Partially finished residential communities are like ghost towns across the nation, abandoned in the housing crisis by firms that built "on spec" -- without a buyer's contract.
Speculation building rarely happens on Long Island because the industry here learned not to when the 1980s boom was followed by the bust of the early 1990s.
But five spec houses are exactly what developer Walter Morris is raising in Fort Salonga. He's not even talking price with any potential buyer until all five are done, from the last bush to the last doorknob. The gates have locks at The Estates at Old Bridge and it won't be open to the public until Labor Day or so, with a few brokers to get a peek at the under-$1 million listings next week.
Is Morris unscrewed? Far from it, he said.
"Today, there's been so many foreclosures, so many projects that have gone bad that we don't want customers coming and wondering what the future of this subdivision is," said the co-owner of Morgan Creek Development, based in Huntington. "So we're not going to offer the homes for sale until all the homes are finished, landscaped and completed."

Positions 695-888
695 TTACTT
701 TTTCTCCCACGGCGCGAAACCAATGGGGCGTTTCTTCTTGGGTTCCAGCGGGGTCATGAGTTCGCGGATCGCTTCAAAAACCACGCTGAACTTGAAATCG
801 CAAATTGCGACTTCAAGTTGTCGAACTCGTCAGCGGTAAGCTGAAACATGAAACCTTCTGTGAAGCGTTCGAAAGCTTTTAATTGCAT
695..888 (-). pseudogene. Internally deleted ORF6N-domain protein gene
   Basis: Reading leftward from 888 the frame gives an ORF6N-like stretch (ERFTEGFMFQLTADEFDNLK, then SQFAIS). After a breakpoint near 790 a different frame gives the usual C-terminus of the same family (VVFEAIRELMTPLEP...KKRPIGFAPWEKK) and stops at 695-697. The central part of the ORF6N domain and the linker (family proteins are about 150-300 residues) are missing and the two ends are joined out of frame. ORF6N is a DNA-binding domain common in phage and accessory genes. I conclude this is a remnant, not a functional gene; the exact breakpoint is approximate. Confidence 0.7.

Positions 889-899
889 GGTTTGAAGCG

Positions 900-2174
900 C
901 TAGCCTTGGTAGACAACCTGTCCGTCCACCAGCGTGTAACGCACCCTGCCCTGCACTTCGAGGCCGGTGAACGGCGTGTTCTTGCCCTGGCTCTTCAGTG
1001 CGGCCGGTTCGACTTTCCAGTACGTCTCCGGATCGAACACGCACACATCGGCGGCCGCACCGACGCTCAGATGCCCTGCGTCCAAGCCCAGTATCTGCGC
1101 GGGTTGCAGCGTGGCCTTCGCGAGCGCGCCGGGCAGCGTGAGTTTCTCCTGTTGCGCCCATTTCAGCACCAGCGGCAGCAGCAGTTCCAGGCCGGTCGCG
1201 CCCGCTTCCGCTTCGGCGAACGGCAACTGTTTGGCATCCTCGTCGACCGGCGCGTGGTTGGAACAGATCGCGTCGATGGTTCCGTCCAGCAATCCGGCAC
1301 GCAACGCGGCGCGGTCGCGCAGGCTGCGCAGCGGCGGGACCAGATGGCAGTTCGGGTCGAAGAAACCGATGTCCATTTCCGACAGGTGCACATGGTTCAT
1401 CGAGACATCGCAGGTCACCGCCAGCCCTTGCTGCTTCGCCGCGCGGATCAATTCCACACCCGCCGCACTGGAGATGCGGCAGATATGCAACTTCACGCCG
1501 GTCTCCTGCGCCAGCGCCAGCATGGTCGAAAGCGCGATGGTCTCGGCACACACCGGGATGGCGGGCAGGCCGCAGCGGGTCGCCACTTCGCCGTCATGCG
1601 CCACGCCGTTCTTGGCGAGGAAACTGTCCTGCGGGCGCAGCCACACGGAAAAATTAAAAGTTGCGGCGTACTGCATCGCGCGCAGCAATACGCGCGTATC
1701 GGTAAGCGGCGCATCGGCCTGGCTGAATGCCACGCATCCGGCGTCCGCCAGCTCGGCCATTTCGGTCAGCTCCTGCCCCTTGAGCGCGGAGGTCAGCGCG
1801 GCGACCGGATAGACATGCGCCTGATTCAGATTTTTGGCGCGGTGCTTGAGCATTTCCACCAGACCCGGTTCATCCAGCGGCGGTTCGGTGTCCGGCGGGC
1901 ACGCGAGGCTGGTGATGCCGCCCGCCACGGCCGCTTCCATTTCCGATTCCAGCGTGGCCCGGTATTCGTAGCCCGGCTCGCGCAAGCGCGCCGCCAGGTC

Over the last few years, potential buyers have balked at making deals in new home communities, fearing the developer would go bust before completion. That happened to many in states that had swathes of buildable land, like Nevada and California; those states top the nation in foreclosure rates.
Ira Tane, president of the Long Island Builders Institute, does not advise spec building in most cases, especially if the developer borrowed to start the project and has monthly loan payments.
"If you don't go crazy and you build a decent product at the right price, you will sell it," he said. "But I don't encourage it for a lot of people because they don't have the holding power. You got a bank involved, you're going to have to think very hard before you go down that road."
Morris is confident about finding buyers: "They can see what they're buying, not just the homes but the entire community."